Share your comments below.

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  • i think that when i had kids, i understood my mother much more. Suddenly we had things in common and even though we were experiencing the same situation though in different generations, we could bond over the experience in general. i really appreciated her more and understood what she had done for me all my life. It made me look at her in a new way and all i wanted was her opinion and guidance and it definately made us much closer as she wanted to be there and helping me navigate it all. She was my rock and she really helped mother me while i was learning to be a mother :)


  • I probably say more of what my dad said to me than my mom, but the article still rings true. Thanks for posting.


  • So much truth in those comments.
    Yes, children definitely grow up quicker than the parents and grandparents did, partly because so much is expected of them at a younger age. My niece is given a lot more school homework than it was given at school – some of it beyond her understanding – and she is a bright kid well advanced some subjects, not just revising what she is learning. The school encourages outdoor exercise outside of school hours – impossible with the amount of homework some schools give even in year 3 or 4. There’s not enough daylight hours in Winter to do it.


  • Mum jokes about how kids make you lose your mind. So so true.


  • One thing I do what my mum used to do is going through all the names of my kids before I have the right one, lol !
    I never wore high heels, always have preferred comfy and flat shoes. My mum however at 82 years of age, still wears high heels !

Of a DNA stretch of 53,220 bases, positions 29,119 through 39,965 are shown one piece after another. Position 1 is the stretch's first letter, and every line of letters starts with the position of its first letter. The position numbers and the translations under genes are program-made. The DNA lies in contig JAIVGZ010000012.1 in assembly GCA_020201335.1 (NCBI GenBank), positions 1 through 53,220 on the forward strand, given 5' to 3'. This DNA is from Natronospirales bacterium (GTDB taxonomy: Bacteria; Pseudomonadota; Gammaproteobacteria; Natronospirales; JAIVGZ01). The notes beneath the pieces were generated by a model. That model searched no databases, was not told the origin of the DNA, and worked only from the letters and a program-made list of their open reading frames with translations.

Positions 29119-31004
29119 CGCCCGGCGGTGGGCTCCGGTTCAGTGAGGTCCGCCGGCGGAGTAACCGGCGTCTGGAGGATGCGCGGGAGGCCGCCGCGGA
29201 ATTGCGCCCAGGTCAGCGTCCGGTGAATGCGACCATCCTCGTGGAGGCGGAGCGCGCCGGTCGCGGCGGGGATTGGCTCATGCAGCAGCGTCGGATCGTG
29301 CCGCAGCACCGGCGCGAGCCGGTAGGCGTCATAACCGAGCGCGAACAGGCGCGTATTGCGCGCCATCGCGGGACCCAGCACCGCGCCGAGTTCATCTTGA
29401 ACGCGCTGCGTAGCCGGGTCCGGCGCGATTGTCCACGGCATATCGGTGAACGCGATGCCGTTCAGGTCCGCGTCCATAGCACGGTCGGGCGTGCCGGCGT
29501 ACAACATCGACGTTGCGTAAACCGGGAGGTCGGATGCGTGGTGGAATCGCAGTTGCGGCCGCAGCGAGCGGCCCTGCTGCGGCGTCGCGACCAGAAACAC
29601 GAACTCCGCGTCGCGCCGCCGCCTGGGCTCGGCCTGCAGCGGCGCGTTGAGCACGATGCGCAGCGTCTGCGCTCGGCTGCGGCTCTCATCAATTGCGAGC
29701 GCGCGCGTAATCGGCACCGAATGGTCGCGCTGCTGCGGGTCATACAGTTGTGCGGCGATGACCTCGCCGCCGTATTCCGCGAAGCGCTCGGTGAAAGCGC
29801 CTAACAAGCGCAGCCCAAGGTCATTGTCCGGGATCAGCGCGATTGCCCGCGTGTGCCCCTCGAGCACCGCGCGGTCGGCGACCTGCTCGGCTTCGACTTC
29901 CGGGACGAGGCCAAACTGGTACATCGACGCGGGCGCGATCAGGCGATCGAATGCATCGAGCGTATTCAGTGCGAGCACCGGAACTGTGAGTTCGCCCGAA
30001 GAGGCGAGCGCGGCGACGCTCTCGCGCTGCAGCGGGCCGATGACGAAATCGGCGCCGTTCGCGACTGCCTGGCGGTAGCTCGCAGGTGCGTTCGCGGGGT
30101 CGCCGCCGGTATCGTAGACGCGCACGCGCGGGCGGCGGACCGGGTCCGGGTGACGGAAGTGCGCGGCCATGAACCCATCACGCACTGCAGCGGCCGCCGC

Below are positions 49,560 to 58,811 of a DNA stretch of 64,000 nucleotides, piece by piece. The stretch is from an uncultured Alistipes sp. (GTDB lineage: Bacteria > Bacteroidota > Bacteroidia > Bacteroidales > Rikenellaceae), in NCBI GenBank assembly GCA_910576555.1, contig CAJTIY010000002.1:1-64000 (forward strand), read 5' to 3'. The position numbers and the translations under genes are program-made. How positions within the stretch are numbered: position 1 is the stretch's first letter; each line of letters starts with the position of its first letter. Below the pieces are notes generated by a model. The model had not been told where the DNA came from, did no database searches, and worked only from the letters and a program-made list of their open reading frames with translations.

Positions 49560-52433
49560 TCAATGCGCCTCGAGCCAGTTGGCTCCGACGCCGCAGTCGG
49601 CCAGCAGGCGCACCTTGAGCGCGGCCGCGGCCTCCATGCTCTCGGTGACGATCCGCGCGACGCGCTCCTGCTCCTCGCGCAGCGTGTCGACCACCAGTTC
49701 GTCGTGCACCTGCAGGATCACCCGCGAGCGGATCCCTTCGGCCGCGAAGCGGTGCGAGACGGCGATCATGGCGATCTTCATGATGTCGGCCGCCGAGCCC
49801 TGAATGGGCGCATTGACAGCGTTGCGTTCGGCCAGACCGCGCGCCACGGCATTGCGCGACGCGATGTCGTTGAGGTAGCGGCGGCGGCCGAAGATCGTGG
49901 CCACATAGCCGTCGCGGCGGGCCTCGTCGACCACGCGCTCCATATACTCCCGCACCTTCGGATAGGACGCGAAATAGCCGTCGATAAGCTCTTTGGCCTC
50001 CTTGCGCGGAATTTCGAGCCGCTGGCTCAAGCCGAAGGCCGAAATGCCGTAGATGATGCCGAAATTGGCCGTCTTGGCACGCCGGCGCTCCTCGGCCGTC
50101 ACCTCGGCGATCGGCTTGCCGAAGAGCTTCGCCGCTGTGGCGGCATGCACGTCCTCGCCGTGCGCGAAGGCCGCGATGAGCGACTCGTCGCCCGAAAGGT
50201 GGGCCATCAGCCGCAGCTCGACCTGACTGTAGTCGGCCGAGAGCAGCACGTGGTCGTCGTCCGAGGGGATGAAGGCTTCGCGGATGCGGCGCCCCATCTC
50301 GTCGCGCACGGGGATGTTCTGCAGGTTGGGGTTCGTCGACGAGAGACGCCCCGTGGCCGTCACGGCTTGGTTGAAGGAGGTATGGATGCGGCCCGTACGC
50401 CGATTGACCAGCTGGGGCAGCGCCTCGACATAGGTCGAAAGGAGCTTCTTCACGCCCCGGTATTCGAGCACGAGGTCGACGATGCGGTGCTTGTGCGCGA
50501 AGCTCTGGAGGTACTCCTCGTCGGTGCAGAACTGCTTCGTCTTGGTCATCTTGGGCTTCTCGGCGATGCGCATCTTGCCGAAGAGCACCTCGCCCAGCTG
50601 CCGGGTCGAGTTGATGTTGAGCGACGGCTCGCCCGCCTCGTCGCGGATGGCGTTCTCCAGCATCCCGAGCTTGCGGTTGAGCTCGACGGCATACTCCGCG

• all the time! I loved the way i was raised, we got our bums smacked if we were naughty but we had enough freedom to become our own people


  • Interesting. There have been many times when I’ve thought what my mother would have said/done in a situation and have actively attempted to be different .. at least to generate my own calculated response to a situation (usually different to what she would have done), rather than playing over with my child what would have happened to me! I think it is important to ‘improve’ upon past generations, keeping the good but throwing out the unhelpful, and we can’t do this without being a little critical of the past and spotting the good and bad that we experienced.

    One things that mum used to say that I think still rings true for me is: “Nothing lasts forever”. I used to think it was really negative, but now see ways that it can be positive and is often true, for example, when you are going through a sickness it helps to think it wont always be like this, and when you are dealing with tough toddlers you know one day they will be growns ups, so try and enjoy the ‘moment’ because it wont always be like this. Perhaps she was ahead of her time with ‘living in the moment’.. perhaps the only thing that does last forever!


  • I don’t recall any of these, and to be honest, I don’t find them that accurate/useful


  • No, yo mum didn’t say any of these. I have found myself saying a couple to my kids though. I always tell them to expect nothing then you’ll never be disappointed